When people talk about art, history and culture, London is always considered to be one of the greatest contemporary landscapes. London’s top museums are among the most visited in the world and the capital always comes up with amazing and lively exhibitions. London is the right place to satisfy any taste or interest, with many proposals for art, painting, sculpture, photography, fashion and cinema. Here are London’s unmissable exhibitions you should attend this winter.
To celebrate the 150th anniversary of Lewis Carroll’s most famous novel, the British Library dedicates this fabulous exhibition to the whimsical world of Alice in Wonderland. Since the Victorian Age, this book has been a source of inspiration for many illustrators, poets and writers. Alongside the original manuscript by Carroll himself, the British Library re-discovers and re-interprets the much loved book through the eyes of different artists, such as Salvador Dalí, John Tenniel, Mervyn Peake, Leonard Weisgard and Walt Disney. Just make sure you don’t get lost in Wonderland!
Starting from the idea of the contemporary cycling scenario in Britain, the Design Museumdeveloped an exceptional journey through some of the best bicycle designs ever created. The exhibition is not only dedicated to the improvement of everyday cycling in Britain, but it also shows the innovation behind the bicycles made for high-level competitions. That’s not to mention the bike builder’s workshop where the best independent British bike builders demonstrate how to create a bespoke bike.
Liberty is a leading company in London for fashion, trends and design. Opened 140 years ago by Arthur Lasenby Liberty in its famous location on Regent Street, this department store has always been appreciated for its luxury and sophisticated goods. The Fashion and Textile Museum are celebrating this anniversary with this fantastic exhibition; exploring the impact of Liberty on British fashion through the company’s style, showing some of the most iconic objects and textiles of Liberty’s history.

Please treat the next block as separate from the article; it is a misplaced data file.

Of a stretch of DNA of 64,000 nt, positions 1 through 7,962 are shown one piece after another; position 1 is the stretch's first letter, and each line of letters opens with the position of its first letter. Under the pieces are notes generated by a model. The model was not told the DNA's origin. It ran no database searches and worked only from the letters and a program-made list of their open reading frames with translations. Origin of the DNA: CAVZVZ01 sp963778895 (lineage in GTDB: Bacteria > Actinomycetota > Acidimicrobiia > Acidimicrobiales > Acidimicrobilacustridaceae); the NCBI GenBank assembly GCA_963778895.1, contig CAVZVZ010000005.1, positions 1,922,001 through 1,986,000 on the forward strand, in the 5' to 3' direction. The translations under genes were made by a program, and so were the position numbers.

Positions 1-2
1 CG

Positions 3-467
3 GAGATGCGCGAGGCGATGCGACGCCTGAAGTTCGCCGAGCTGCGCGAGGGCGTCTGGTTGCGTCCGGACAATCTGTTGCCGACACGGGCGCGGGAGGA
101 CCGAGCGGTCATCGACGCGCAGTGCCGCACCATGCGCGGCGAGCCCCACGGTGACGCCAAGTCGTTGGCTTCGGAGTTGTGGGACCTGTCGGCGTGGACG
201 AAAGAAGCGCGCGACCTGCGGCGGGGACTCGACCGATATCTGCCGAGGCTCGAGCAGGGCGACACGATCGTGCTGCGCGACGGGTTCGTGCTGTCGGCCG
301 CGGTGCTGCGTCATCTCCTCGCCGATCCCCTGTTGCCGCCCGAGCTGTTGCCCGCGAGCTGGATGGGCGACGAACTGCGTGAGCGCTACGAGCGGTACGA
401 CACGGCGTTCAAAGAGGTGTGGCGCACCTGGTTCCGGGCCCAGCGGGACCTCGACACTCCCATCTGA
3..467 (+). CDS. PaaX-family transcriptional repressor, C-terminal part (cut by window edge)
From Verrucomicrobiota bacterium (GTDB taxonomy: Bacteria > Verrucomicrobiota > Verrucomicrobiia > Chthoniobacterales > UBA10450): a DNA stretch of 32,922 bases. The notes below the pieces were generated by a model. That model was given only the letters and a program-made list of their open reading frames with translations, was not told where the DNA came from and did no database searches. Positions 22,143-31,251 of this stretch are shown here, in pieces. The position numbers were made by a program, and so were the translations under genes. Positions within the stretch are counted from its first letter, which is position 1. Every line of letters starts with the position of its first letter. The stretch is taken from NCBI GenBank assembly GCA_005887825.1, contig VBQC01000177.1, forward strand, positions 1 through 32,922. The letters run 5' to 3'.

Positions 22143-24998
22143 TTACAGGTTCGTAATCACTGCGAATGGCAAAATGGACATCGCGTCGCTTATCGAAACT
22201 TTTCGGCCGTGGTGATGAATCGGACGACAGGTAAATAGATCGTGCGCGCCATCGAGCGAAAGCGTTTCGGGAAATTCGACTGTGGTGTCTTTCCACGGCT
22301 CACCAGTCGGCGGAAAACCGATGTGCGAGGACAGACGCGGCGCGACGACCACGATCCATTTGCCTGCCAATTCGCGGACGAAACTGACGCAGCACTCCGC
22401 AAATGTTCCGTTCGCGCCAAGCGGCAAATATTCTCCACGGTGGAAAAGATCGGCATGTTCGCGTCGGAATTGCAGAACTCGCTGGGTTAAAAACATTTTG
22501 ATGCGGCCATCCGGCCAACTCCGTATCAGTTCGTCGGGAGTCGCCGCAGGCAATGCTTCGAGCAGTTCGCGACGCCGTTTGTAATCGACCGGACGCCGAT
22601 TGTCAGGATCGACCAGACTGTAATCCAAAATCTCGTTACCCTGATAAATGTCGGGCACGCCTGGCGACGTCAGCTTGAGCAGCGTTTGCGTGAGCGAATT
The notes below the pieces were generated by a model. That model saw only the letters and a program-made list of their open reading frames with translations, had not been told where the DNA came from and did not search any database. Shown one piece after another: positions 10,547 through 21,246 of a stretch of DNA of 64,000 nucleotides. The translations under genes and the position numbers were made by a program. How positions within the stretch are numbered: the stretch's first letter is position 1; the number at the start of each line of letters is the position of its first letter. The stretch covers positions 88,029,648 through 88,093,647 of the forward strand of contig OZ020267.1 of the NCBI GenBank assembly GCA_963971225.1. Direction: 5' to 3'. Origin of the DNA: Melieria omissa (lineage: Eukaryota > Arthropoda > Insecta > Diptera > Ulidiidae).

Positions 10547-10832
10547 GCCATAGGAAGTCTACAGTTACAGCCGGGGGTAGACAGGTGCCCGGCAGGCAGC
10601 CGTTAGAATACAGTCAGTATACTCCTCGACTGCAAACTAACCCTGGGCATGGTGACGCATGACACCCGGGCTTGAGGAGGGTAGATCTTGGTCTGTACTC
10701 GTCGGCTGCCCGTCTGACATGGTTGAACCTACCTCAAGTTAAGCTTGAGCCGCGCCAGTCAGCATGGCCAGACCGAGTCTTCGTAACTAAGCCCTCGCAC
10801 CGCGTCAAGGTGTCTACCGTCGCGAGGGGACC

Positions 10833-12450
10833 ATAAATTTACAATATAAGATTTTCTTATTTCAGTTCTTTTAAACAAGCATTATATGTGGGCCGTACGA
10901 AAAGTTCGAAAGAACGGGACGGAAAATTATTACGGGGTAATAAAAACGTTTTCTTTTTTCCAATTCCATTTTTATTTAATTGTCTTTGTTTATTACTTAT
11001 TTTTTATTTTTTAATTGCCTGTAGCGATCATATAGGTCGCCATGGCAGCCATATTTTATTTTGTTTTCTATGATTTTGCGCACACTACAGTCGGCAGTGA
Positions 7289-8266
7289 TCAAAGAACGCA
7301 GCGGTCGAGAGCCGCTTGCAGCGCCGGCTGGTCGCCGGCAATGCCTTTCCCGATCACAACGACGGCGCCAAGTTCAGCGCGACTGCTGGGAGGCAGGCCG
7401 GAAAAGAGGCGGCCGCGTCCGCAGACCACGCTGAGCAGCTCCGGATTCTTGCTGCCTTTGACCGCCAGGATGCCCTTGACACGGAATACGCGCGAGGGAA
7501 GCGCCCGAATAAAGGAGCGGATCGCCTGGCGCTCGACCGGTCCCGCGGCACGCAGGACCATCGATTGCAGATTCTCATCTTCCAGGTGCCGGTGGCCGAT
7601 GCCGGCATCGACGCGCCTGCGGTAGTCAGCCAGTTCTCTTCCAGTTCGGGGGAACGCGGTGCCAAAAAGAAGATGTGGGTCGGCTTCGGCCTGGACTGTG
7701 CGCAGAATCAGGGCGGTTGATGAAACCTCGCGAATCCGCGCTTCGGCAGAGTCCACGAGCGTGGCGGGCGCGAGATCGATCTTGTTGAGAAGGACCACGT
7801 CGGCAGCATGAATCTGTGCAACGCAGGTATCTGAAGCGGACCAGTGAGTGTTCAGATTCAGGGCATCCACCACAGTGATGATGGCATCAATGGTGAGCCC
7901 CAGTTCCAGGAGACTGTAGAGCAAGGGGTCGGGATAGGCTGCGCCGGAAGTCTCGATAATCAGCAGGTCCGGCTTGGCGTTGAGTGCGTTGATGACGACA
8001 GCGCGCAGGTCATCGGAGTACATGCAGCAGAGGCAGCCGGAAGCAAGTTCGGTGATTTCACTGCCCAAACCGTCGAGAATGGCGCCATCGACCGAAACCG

This major Tate Britain exhibition is a critical perspective of the impact of British colonialism and how the British Empire has shaped art from the 16th century to the present day. Presenting almost 150 pieces of art, this huge exhibition combines the different point of view of various artists, both British and from around the world. It is a genuine and deep exploration through a wide range of objects – painting, flags, photos, maps, and more – that will allow the audience to think about the glory and the shame of the past.
The Metropolitan Police’s Crime Museum is one of the most inaccessible museums and in 140 years its collection of files have only been seen by police professional and invited guests. In collaboration with Museum of London, visitors have a chance to see an incredible exhibition and follow the stories behind the most notorious crimes ever investigated by Scotland Yard. Every single item is a step forward for a breathtaking tour of the world of crime and murder. The display gives a voice to the human side hidden in every crime tale, made by police officers, victims, and criminals.
National Portrait Gallery: Taylor Wessing Photographic Portrait Prize 2015
12 November 2015 – 21 February 2016
Every year, the National Portrait Galleryhosts the Taylor Wessing Photographic Portrait Prize. This prestigious competition promotes the best contemporary photography, focusing on the most creative and expressive photographic portraits from international artists. It is a touching and engaging experience that allows the audience to go through various locations and meet an array of characters. Since 1993, the Taylor Wessing Photographic Portrait Prize features ordinary people captured in their everyday life. For the first time, there will be also be portraits of famous faces, such as the president of the United States Barack Obama.
The extravagant topic was chosen by the Victoria and Albert Museum as a temporary collection that explores the world of extreme footwear, going back in history until the present day. The exposure consists of 200 pairs of shoes from all around the world. Alongside an excursus of ancient footwear — such as a pair of gold leather sandal from Ancient Egypt or Canadian’s embroidered moccasins from the last century — the exhibition focuses on modern transformed designs, playing with the highest heels ever seen, made by famous fashion designers such as Alexander McQueen or Christian Louboutin.